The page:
Maybe there is some parallax in the magnifier.
It looks like the group is about 6 bullet diameters wide. That has the group at 36mm assuming a 6mm bullet is 6mm.
(Not that it matters)
Group measuring software: https://ontargetshooting.com/
Thanks for that. As someone who has never participated it is an interesting to see the method.
I guess my groups are better than I ever thought.
I guess some clarification is in order. Rough chronology: In the 4 day class we first went to the cleaning shed and cleaned our rifles so everyone started with a clean gun. Next to the short range where we sighted in at 50 and 100 yards off the bench. We also did some steel plate work there out to 350 yards. The next stop was the 1500 yard range where we started at 200 and worked out to 1000 in increments of about 200 yards. We could try the 1500 but I passed. The staff had range cards for each of us based on rifle, caliber, scope, and bullets. We had spotters giving us windage and elevation dope. That range is notorious for gusting crosswinds. To hit a 12 inch plate, aim 3 feet right at 1000 yards. After a few rounds we were on our own and had to figure our own dope. The spotter would tell us approximately where we hit.
There were two classes there. One was a precision rifle class and our hunter class. The last afternoon we had a friendly competition between the two classes on the 1500 yard range. We were given a target ( colored steel plate) at a certain range. We had to find the target, put one round on it and within 5 seconds put a second round on it. Not too bad out to 500 yards. After that it became all kinds of fun. Find your steel, figure dope, judge crosswind and get two rounds on target in 5 seconds. Sometimes it took 3 shots before running out of time.
The 2 day class was pretty much the same but without the class competition. There was only our class.
These range times were not to train us for long shots but to give us a chance to see just what we could do under varying conditions. It was strongly suggested by the staff that we not try that in the field. Shoot what you are comfortable with. My longest ranged kill shot to date is 268 yards at a springbok. Not something I would routinely do but I know I can do it if necessary.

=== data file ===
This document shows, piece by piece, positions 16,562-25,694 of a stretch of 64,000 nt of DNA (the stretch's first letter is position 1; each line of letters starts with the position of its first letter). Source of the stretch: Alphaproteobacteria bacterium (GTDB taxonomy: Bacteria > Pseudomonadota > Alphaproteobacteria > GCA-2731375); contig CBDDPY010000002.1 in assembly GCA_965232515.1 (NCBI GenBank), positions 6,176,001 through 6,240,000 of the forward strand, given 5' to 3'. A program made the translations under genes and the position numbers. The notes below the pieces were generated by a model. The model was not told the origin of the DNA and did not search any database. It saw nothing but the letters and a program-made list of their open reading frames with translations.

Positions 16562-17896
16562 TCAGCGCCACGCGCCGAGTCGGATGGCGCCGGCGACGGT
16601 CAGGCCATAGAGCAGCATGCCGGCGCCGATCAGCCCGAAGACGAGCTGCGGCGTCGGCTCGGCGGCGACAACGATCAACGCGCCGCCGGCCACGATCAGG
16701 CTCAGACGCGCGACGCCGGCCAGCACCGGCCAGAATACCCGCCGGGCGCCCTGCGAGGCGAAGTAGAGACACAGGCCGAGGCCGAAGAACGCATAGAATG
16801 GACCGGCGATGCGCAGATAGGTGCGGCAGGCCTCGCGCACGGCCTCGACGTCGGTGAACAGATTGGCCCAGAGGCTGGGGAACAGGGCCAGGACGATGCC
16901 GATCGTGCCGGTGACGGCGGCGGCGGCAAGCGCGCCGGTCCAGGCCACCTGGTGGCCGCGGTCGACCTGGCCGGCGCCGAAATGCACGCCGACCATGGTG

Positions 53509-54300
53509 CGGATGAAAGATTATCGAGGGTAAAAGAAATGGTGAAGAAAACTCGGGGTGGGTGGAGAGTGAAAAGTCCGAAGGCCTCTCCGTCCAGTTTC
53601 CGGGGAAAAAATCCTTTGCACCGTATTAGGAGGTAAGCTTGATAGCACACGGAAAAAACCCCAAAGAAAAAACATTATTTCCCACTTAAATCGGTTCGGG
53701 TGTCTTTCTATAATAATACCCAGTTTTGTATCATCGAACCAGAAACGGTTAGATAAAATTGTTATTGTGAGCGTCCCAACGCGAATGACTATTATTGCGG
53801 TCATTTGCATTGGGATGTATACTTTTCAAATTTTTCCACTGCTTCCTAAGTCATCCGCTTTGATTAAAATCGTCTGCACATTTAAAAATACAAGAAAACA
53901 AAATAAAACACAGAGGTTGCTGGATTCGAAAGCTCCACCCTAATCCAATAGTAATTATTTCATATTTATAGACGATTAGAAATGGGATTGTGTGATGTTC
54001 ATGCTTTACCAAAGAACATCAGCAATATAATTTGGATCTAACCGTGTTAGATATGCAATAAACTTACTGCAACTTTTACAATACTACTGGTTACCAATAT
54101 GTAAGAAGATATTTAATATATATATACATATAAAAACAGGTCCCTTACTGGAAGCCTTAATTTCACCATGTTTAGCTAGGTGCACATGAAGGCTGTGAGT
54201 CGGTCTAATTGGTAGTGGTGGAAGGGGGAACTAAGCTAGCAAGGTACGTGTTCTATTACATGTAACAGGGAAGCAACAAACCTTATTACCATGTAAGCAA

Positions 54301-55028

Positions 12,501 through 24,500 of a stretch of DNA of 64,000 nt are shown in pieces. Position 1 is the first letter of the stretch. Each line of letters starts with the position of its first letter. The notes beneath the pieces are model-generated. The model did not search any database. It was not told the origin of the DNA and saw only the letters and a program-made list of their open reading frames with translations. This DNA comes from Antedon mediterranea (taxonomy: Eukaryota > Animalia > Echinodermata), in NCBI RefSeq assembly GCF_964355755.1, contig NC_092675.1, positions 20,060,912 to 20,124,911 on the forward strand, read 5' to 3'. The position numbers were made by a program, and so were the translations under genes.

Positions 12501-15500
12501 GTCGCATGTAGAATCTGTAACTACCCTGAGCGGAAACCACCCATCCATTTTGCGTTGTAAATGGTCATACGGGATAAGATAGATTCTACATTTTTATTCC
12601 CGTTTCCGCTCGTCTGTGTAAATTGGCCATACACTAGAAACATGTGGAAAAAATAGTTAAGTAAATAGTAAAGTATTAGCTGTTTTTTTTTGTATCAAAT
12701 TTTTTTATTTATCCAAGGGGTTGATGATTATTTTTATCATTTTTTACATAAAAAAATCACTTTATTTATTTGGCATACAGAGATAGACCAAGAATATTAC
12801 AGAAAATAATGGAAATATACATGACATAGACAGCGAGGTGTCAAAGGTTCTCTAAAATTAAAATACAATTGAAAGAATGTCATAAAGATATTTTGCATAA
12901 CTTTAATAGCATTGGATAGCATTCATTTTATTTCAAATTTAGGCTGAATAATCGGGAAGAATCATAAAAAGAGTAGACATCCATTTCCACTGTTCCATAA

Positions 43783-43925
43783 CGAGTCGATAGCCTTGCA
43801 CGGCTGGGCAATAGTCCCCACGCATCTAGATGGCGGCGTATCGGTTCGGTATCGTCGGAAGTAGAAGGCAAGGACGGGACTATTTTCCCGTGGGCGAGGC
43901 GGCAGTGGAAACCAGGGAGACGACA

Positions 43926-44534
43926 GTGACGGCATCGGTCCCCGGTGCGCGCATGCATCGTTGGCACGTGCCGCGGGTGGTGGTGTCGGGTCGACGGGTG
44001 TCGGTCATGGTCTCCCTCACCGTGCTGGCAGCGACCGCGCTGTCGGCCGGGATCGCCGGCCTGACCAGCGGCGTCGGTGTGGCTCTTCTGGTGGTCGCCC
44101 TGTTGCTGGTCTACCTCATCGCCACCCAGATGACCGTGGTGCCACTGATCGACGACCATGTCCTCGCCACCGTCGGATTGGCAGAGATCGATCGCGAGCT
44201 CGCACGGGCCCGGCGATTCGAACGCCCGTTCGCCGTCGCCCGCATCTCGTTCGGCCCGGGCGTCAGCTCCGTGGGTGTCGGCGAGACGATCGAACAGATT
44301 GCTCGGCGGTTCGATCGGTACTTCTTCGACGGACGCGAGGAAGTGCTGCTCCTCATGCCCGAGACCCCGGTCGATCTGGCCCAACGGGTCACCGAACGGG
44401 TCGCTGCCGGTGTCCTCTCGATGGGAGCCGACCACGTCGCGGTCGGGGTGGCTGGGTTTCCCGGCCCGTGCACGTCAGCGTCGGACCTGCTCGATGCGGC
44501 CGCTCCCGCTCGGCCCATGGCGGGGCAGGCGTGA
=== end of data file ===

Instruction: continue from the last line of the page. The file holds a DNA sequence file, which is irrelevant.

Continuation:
I wanted to go back again this year before my next safari but they have no openings. I've been twice and strongly recommend FTW to anyone going to Africa or just wanting to hone your skills be it your first or one of numerous hunts. For more info contact Tim Fallon, the owner of FTW , Larry Weishuhn or Craig Boddington. Larry and Craig are regulars there.
I am amazed at that 1000 yard group Mike Wilson shot. That is superhuman considering all the factors involved.
I am happy that you had a good time throwing some lead down range, but I am no closer yet to understanding the rational for wasting time and ammo shooting at a distance that you will never take large game Pg in Africa with that round.
Sure! You can take that 600 yard killer and shoot at a k, but with as much power as it has lost in flight it is more of a paper puncher than killer.
And as you are an Africa hunting veteran have you really found a lot of 1000 yard takable shots? And if you have and went prone were they still take able? It has been my experience that a 100 feet shot is more likely to come your way than a 1000 yard one.
The fella who made the group that spawned this topic uses a 6mmBR AI which is a good ground adjustment and long distance paper puncher that can go the distance and still not break back down inside the sound barrier before it reaches where it's supposed to go. It is easy on barrels compared to a round like the 30-378 which can kill a barrel in less than a thousand rounds.
I am still somewhat amazed that no one ran out of scope adjustment.
Von, I see your point about "wasting time and ammo". To some, it may seem like that but to me it was a valuable lesson in assuming a solid position, breath control and trigger press which is necessary from muzzle to infinity, be it prone , sticks or other position. You are correct in your assessment of taking long shots in the field. I can't imagine a situation where i would take a shot over 350 yards. Even that is outside my comfort zone. I try to stalk a lot closer than that. After all, most of the fun is outsmarting your quarry in his own environment.
One of the reasons I passed on the 1500 yard target was I didn't have enough scope adjustment left with a 200 yard zero and I wasn't about to try Kentucky elevation.
Newboomer I completely understand. Mike Wilson and I spent a heck of a lot of time shooting just about every rifle we owned at ranges out to 1000 yds before either of us had the notion to compete. We NEVER considered it a waste of time or ammunition. We didn’t consider it practice for anything. We just did it for fun. Eventually Mike got the bug to compete and I got the bug to try prairie dog hunting. From time to time we still gather at that same range with no general purpose in mind other than to shoot, tell lies, and have fun.
This is so far beyond my skill level that it hard to believe! That is absolutely amazing! Congratulations to Mr Wilson!
hey now Jake, no need to get personal!!!!
Truly impressive. A friend of mine cleaned a course in Texas to 2400 yards a couple of years ago. The only shooter to ever do it. It’s a very interesting discipline.
Great shooting to your friend.
1.06” at 100 yards is a good group for me.
I have gotten better, I even once got a 5 shot group at .47 once, but my average group size at 100 is a smidge over that.